In March of 2022, Google announced that it will be sunsetting its popular website analytics tool known as Universal Analytics (UA) as of July 1, 2023, in favor of its next-generation analytics platform known as Google Analytics 4 (GA4). This means that UA will no longer process new data collected for those properties; however, existing data will still be available for a limited time.
Google is encouraging all their current analytics users to create a new GA4 account as soon as possible. Doing so will not only allow you to collect overlapping data streams but also allow you time to familiarize yourself with the new features and reporting capabilities that GA4 has to offer. With that in mind, let’s dive into what you need to know about GA4.
1. GA4’s Event-Based Measurement Philosophy
GA4 was designed to collect data on consumer interactions across multiple platforms. As a result, GA4 can easily be set up to incorporate data from apps and other platforms along with website data. GA4 uses an event-based measurement philosophy rather than the traditional session-based metrics found in UA.
Google’s new measurement philosophy hinges on tracking events. Whereas UA would track page views and sessions, GA4 tracks a variety of different events. Common events that GA4 tracks include:
- Page views
In addition, GA4 has a collection of recommended events for your organization. Finally, you can add customized events for GA4 to track. For example, you might want to track the number of times that users download a PDF, watch a product video, sign up for a newsletter, or navigate to your site after viewing a paid digital advertisement. Such insights could better help you to determine what information users find most useful or what channels and advertisements are most likely to lead to user conversions.
2. GDPR Compliance and Machine Learning
GA4 is designed to be compliant with the European Union’s (EU) General Data Protection Regulation (GDPR). The provisions of the GDPR, which have become a model for privacy laws worldwide, limit the type of data that can be collected online as well as how that data can be used by entities like Google.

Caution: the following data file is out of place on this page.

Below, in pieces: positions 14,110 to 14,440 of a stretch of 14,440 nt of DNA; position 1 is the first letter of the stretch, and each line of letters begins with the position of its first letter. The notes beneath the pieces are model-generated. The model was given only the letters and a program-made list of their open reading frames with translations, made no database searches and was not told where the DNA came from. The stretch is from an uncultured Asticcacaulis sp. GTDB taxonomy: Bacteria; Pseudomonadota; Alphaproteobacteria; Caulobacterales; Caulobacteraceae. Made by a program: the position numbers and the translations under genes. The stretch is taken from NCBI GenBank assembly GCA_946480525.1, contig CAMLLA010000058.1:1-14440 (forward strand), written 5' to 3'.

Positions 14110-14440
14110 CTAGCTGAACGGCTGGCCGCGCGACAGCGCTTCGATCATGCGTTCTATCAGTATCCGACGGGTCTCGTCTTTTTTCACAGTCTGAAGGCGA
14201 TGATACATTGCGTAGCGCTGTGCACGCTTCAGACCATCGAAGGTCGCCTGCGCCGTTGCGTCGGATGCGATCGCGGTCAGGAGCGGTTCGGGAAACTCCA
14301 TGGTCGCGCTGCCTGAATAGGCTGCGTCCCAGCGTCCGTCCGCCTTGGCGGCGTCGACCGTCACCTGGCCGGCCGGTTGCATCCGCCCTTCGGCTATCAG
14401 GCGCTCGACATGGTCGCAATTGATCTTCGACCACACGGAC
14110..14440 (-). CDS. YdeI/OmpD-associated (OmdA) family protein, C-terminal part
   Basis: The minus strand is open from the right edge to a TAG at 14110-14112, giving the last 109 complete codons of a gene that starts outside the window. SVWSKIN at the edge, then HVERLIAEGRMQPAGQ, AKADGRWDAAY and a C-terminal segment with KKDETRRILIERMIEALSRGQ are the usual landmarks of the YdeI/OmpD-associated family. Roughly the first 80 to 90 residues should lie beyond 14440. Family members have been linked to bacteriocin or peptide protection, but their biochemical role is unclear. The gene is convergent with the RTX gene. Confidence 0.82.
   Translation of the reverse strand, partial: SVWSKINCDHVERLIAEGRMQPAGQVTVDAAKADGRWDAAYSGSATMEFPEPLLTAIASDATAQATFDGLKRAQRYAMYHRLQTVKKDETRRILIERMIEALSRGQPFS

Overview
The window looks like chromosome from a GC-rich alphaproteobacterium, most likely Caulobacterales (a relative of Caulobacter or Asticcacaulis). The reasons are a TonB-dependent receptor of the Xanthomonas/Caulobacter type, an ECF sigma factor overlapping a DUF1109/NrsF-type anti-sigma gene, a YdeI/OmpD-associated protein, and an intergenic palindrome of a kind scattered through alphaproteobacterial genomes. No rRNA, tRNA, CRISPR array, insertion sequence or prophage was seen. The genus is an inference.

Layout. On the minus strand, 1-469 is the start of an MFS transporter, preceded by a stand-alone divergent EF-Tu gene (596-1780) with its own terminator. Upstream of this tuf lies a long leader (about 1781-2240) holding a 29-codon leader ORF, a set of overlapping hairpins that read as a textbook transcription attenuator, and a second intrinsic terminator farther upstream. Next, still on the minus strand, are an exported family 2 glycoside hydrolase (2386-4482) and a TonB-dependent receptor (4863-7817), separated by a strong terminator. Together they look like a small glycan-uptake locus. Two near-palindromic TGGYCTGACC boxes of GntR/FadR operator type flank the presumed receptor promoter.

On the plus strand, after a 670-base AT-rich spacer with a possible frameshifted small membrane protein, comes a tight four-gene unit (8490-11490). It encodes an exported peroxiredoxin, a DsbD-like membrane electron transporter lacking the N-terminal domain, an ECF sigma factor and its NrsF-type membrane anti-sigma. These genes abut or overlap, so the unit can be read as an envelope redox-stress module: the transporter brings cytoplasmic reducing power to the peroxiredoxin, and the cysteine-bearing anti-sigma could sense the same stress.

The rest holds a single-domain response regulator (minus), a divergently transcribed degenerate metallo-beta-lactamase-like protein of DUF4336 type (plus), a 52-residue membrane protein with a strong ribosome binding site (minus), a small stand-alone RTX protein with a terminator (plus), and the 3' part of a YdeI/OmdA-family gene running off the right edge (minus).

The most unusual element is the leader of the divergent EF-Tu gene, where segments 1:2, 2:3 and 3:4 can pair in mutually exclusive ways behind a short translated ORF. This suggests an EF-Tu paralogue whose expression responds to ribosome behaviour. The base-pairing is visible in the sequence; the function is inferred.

This means that some of the individual-specific data that UA collects such as gender, age, etc. are no longer available in GA4. However, data such as the user’s operating system, browser, country, and region are still available. In place of individual data, GA4 uses advanced machine learning to fill in the data gaps about the type of users who visit and interact with your site. So, you’ll no longer have specific data about any one given user but you will still be able to gain key insights to help you improve your marketing strategy.
3. GA4 Is a Work in Progress
Some of the features and reports that you may be used to seeing in UA are not yet available in GA4. However, the developers at Google are working hard to implement additional data metrics, features, and reports for their clients.
For example, many organizations used UA to track their sites’ bounce rate. When GA4 was initially launched, many data analysts were dismayed to find that the bounce rate metric was no longer available for their reports. Google had initially replaced the bounce rate metric with the engagement rate which appeared, for all intents and purposes, to be the inverse of the bounce rate. However, as of this writing, users can now customize their reports and add the bounce rate metric back in.
Practically speaking, this means that a report or metric that you are used to tracking may not yet be available. However, with a little resourcefulness, patience, and exploration, you should be able to find data to help you make key business and marketing decisions—it just may not look the same or be as convenient as before.
4. You Can (Still) Filter Out Internal Traffic
You may have heard the myth that GA4 doesn’t allow you to filter internal traffic the way that UA does. This myth is probably due to the fact that GA4 doesn’t have property views which is how internal traffic was typically filtered out in UA.
However, it is possible to filter out traffic from specific IP addresses in GA4. You can add a custom filter by completing the following process.
1. Click on the Admin icon in the lower left-hand corner of your GA4 screen.
2. Click the Data Streams option.
3. Select your chosen data stream.
4. Click on the Configure tag settings icon in the Google Tag section.
5. Click the Show All button at the upper right-hand side of the Settings section.
6. Click the Define Internal Traffic icon.
7. Click the Create button and enter your IP address into the Value field. If you don’t know your IP address, Google even provides a convenient tool to help you find it.
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